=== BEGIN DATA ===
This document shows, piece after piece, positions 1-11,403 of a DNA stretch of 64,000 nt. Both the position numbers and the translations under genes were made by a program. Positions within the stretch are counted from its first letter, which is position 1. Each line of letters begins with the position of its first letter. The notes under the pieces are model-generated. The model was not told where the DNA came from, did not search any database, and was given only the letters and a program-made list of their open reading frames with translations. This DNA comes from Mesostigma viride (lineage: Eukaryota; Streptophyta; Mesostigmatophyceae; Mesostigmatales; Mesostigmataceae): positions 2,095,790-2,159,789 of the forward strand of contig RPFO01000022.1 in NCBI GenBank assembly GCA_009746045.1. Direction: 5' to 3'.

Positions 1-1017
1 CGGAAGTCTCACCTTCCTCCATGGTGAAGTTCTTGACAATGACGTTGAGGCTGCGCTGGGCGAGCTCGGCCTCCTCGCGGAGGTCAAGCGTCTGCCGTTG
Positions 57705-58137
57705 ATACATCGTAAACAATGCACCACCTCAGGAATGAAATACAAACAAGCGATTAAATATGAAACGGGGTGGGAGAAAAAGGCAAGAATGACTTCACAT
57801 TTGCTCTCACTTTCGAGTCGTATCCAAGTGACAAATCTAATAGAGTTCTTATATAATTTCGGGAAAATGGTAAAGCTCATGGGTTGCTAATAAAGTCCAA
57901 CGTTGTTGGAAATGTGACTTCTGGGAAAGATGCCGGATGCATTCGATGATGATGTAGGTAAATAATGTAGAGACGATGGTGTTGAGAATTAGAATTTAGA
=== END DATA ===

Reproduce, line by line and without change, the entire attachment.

This document shows, piece after piece, positions 1-11,403 of a DNA stretch of 64,000 nt. Both the position numbers and the translations under genes were made by a program. Positions within the stretch are counted from its first letter, which is position 1. Each line of letters begins with the position of its first letter. The notes under the pieces are model-generated. The model was not told where the DNA came from, did not search any database, and was given only the letters and a program-made list of their open reading frames with translations. This DNA comes from Mesostigma viride (lineage: Eukaryota; Streptophyta; Mesostigmatophyceae; Mesostigmatales; Mesostigmataceae): positions 2,095,790-2,159,789 of the forward strand of contig RPFO01000022.1 in NCBI GenBank assembly GCA_009746045.1. Direction: 5' to 3'.

Positions 1-1017
1 CGGAAGTCTCACCTTCCTCCATGGTGAAGTTCTTGACAATGACGTTGAGGCTGCGCTGGGCGAGCTCGGCCTCCTCGCGGAGGTCAAGCGTCTGCCGTTG
Positions 57705-58137
57705 ATACATCGTAAACAATGCACCACCTCAGGAATGAAATACAAACAAGCGATTAAATATGAAACGGGGTGGGAGAAAAAGGCAAGAATGACTTCACAT
57801 TTGCTCTCACTTTCGAGTCGTATCCAAGTGACAAATCTAATAGAGTTCTTATATAATTTCGGGAAAATGGTAAAGCTCATGGGTTGCTAATAAAGTCCAA
57901 CGTTGTTGGAAATGTGACTTCTGGGAAAGATGCCGGATGCATTCGATGATGATGTAGGTAAATAATGTAGAGACGATGGTGTTGAGAATTAGAATTTAGA